2. Hollywood (Netflix) - Ryan Murphy is the mastermind behind Hollywood, a seven-part mini series about Ace Studios and the first film they ever made written by a black screenwriter and starring a black actress.
Darren Criss plays the film's director, Raymond. I loved him so much on Glee (his cover of Katy Perry's "Teenage Dream" is still on constant rotation on my playlists) and was thrilled to see him on screen again.
Jeremy Pope plays first-time screenwriter Archie, and Laura Harrier (who got her start on the soap One Life to Live) plays the film's star, Camille Washington.
The supporting cast includes Patti LuPone, Dylan McDermott, Jim Parsons, Holland Taylor, Mira Sorvino, Rob Reiner and Queen Latifah. Hollywood indeed!
My overall summary is that the show feels like a Broadway musical, without any songs. The sets, the costumes, the pace - all feel like a stage show. You keep waiting for them to burst into song, but they never do.
A warning: if you were planning to watch this with kids (or even have the kids in the same room) there is a ton of nudity and sex scenes, especially in the first three episodes.
3. Just Mercy (Amazon) - I had wanted to see Just Mercy in the movie theater, but never made it. It is based on Bryan Stevenson's memoir of the same title. Michael B. Jordan plays Stevenson as a young man, fresh of out of Harvard Law School. He moves to Alabama to help men serving time on death row, who were likely not given fair trials.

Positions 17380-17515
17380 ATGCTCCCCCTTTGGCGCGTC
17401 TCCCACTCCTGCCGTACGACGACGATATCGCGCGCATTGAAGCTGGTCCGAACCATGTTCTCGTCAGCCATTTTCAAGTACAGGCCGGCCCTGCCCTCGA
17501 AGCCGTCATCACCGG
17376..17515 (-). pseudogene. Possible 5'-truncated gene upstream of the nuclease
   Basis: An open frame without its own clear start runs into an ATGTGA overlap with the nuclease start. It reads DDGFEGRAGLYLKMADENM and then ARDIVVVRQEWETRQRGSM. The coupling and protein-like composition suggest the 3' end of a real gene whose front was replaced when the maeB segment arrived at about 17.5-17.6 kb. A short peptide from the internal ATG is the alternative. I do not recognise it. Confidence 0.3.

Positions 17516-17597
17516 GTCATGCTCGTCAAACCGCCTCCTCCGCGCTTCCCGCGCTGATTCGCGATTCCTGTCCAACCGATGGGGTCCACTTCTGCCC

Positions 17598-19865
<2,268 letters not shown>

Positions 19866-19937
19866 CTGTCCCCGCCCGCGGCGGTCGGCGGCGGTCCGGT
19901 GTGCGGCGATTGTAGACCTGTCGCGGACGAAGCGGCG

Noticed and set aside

Stevenson moved to Alabama during a time when racism was still super prevalent and accepted. In fact, on his very first day attempting to meeting clients at a local prison, the guard forced him to do a strip search before letting him in.
Jamie Foxx plays, Walter McMillian, one of Stevenson's first clients. He is amazing in the role.
This movie is very intense. There's a scene where Stevenson is meeting with one of his clients moments before his execution and I felt physically sick. The anxiety, anger and sadness made me nauseous.
While this isn't a feel good movie, it is very powerful. If you want to learn more about Bryan Stevenson and his work, visit the Equal Justice Initiative's website.
4. Knives Out (Amazon) - This is another movie I meant to see in the theater! I heard such good things about Knives Out, from friends and family of all ages and tastes. The film stars Daniel Craig as an investigator looking into the murder of famous author Harlan Thrombey (played by Michael Plummer).